Genotype-Matched Diets Don’t Aid Weight Loss
As most people who have ever tried dieting know, there is no single diet strategy that is consistently superior to others for the general population. Some have suggested that genotype or insulin-glucose dynamics may affect diet outcomes. Despite the hope that genotype-matched diets may make weight loss easier, a new study published Feb. 20 in […]
As most people who have ever tried dieting know, there is no single diet strategy that is consistently superior to others for the general population. Some have suggested that genotype or insulin-glucose dynamics may affect diet outcomes.
Despite the hope that genotype-matched diets may make weight loss easier, a new study published Feb. 20 in the Journal of the American Medical Association shows that genotype-tailored diets don't impact weight loss.
In the Diet Intervention Examining The Factors Interacting with Treatment Success clinical trial, 609 adults aged 18 to 50 years without diabetes and with a body mass index between 28 and 40, were randomized to either a 12-month HLF (n=305) or HLC diet (n=304). The study also tested whether three single-nucleotide polymorphism multilocus genotype responsiveness patterns or insulin secretion (INS-30; blood concentration of insulin 30 minutes after a glucose challenge) were associated with weight loss.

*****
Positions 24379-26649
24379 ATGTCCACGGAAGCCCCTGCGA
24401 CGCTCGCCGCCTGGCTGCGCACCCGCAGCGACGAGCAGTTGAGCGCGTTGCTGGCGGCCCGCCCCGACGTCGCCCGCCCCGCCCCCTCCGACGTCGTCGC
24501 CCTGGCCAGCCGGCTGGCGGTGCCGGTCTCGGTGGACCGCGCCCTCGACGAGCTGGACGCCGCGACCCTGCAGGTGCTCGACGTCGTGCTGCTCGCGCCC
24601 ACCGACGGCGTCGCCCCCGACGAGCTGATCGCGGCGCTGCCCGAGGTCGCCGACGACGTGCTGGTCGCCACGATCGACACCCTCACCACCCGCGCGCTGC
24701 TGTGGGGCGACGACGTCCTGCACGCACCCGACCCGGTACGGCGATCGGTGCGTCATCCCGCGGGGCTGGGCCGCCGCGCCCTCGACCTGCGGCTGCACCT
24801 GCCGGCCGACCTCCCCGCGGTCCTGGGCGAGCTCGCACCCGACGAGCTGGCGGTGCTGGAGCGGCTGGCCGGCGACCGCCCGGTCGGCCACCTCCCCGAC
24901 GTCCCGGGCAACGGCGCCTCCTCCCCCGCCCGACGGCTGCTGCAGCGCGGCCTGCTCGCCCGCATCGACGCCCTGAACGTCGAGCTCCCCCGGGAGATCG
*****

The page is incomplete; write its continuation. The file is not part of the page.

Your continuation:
The researchers found that 40 percent of participants had a low-fat genotype, while 30 percent had a low-carbohydrate genotype. However, weight change at 12 months was −5.3 kg for the HLF diet and −6.0 kg for the HLC diet. Over 12-months of weight loss there were no significant diet-genotype pattern interaction or diet-insulin secretion (INS-30) interaction with 12-month weight loss.
"There is considerable scientific interest in identifying genetic variants that help explain interindividual differences in weight loss success in response to diet interventions, particularly diets with varying macronutrient compositions," write the authors led by Christopher D. Gardner, Ph.D., from Stanford University in California. "In the context of these two common weight loss diet approaches, neither of the two hypothesized predisposing factors was helpful in identifying which diet was better for whom."
Takeaway: Verifying patient-reported penicillin allergies with PST is feasible in routine care and can improve antibiotic stewardship.
This content is exclusive to Diagnostic Testing and Emerging Technologies subscribers
Start a Free Trial for immediate access to this article and our entire archive of over 20 years of DTET reports.